A Guided Tour of Evangelium Vitæ
It is remarkable, therefore, that this is the first papal encyclical on bioethical issues. It was immediately occasioned by a request made by the Cardinals in 1991 that the Pope reaffirm Catholic teaching on the value and inviolability of human life. John Paul responded not with an immediate declaration but by writing to all the bishops of the world asking them to contribute to the preparation of an encyclical. The recent letter is thus the fruit of very considerable preparation, both ‘proximate’ and ‘remote’, and of collegiality. It is undoubtedly the most authoritative statement of Catholic bioethics to date. Profound and persuasive, it is also especially timely for us here in Australia, coming as it does when our national conscience is so taxed by the question of euthanasia.
In what follows I shall describe something of the context of the encyclical, before outlining its structure and argument and identifying some of its more impressive features I shall then extract some of the points of more immediate relevance to the current debate over euthanasia and some of its implications for preachers and pastors.
Why write an encyclical on bioethics, and why now? The reasons are both external or evangelical, and more internal or domestic. The principal thrust of the document is clear enough: there are new threats to human life, and these on an alarming scale, facilitated by new technologies, ideas and social developments, often with the complicity of ‘the powers of this world’, and leading to the development of a veritable ‘culture of death’. The letter, then, represents a prophetic stance on the part of the Christian people, a proclamation of their Gospel, and an instance of the ‘maternal solicitude of the Church’ for the weak and oppressed. Just as the Church of a century ago took the part of exploited workers (in Rerum Novarum), now she is champion of other powerless and voiceless groups: unborn children, the sick and the elderly.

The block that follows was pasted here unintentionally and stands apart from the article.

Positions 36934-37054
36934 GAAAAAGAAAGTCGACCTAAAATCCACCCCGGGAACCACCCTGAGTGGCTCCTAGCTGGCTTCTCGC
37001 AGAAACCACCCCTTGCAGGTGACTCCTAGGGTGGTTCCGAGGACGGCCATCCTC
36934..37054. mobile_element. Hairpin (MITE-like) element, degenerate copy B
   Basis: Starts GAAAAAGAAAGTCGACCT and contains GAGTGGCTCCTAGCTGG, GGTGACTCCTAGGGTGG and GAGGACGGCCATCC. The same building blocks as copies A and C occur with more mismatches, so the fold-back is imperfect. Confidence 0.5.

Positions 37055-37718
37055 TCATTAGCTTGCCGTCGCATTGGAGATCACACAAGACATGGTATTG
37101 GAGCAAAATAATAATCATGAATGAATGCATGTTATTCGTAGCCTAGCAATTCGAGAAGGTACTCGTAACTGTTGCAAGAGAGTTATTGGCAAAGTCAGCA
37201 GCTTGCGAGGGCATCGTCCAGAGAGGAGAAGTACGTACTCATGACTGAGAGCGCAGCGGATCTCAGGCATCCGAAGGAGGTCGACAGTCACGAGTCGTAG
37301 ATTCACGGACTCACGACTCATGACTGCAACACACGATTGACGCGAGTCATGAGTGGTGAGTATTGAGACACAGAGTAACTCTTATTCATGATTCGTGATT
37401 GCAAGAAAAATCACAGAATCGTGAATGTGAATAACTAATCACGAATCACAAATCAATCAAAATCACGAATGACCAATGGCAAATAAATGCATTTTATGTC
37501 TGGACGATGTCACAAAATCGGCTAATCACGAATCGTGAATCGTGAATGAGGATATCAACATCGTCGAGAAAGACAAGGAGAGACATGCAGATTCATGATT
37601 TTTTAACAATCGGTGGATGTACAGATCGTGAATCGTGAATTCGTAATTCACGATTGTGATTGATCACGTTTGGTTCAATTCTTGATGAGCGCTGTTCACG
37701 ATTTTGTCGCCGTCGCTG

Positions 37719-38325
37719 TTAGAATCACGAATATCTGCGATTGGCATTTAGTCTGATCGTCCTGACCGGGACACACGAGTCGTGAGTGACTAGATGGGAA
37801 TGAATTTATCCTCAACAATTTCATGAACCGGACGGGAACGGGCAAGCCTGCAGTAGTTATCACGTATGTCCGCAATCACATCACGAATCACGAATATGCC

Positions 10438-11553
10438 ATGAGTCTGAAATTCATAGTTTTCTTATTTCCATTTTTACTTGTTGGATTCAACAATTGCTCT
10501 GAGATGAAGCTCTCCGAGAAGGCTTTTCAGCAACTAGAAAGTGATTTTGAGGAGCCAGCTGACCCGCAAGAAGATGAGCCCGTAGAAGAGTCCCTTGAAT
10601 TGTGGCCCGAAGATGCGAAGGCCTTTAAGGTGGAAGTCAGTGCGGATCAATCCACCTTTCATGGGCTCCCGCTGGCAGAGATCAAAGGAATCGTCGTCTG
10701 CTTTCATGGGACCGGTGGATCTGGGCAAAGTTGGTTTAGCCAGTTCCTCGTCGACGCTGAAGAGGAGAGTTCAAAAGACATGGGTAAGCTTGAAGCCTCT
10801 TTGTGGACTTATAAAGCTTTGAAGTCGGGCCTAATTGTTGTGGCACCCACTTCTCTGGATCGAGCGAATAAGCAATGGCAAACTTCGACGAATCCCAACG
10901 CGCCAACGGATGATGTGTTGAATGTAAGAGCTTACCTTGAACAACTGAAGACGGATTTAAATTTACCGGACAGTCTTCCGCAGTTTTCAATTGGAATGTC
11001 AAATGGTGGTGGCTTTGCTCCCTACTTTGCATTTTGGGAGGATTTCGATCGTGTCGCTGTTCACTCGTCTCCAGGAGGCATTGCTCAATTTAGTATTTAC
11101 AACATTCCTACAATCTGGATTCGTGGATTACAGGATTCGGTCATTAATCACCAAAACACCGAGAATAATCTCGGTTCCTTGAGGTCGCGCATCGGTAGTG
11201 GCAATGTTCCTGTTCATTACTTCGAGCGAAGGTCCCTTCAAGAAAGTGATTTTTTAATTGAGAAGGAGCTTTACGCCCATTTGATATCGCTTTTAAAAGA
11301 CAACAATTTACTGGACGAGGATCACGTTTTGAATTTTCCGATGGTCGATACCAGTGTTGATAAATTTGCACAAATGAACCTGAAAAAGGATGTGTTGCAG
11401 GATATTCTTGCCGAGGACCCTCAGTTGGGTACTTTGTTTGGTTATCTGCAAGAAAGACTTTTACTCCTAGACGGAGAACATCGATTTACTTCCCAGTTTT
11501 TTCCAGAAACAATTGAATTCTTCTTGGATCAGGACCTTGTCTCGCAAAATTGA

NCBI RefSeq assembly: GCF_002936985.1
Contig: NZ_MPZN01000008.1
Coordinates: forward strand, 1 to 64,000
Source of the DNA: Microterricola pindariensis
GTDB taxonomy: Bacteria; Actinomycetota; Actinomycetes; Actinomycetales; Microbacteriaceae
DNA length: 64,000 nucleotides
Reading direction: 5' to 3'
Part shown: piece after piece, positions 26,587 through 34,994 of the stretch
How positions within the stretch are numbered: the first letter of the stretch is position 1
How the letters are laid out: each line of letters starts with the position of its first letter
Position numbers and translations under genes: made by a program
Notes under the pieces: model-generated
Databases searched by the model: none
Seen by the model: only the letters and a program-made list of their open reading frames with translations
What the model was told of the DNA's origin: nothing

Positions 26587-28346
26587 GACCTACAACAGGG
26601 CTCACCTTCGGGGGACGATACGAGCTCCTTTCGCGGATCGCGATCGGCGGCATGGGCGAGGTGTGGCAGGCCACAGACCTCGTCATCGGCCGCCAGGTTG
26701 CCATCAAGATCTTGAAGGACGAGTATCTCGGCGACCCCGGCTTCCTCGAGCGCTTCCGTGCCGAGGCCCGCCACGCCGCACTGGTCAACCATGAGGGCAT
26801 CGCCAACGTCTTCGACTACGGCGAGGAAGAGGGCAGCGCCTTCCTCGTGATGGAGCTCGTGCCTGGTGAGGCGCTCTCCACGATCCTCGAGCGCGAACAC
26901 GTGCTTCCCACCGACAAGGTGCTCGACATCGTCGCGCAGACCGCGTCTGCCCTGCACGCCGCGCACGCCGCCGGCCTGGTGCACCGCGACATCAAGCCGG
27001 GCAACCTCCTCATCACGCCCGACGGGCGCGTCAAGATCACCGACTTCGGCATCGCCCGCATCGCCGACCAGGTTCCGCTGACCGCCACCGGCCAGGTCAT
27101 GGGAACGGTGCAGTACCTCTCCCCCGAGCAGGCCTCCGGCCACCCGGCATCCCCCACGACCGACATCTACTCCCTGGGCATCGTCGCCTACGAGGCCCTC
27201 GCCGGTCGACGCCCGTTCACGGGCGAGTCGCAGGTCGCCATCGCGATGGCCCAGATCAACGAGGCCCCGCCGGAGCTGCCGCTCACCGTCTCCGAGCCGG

The Lord’s question: ‘What have you done?’ which Cain cannot escape, is addressed also to the people of today, to make them realize the extent and gravity of the attacks against life which continue to mark human history; to make them discover what causes these attacks and feeds them; and to make them ponder seriously the consequences which derive from these attacks for the existence of individuals and peoples. (10)
This encyclical must also be read within the context of the present Pope’s particular interests and concerns. Undoubtedly John Paul is a thoroughly ‘pro-life’ Pope, and themes of this letter have been played time and again in his speeches ever since his pontificate began. We recall, for instance, his words in 1986 in homilies at Masses in Canberra, Melbourne and Perth, in addresses to handicapped and sick people in Brisbane and to healthworkers in Melbourne. But the pro-life message ofEvangelium Vitæ is also a part of the current focus of papal attention upon the problems of the liberal West following the previous, extraordinarily successful, critique of the communist East. Thus the encyclical highlights trends in the post-cold-war democracies, bringing to bear the weight of Catholic moral teaching and the Pope’s own considerable powers of social criticism to examine the recent progress of Western civilisation and its present challenges.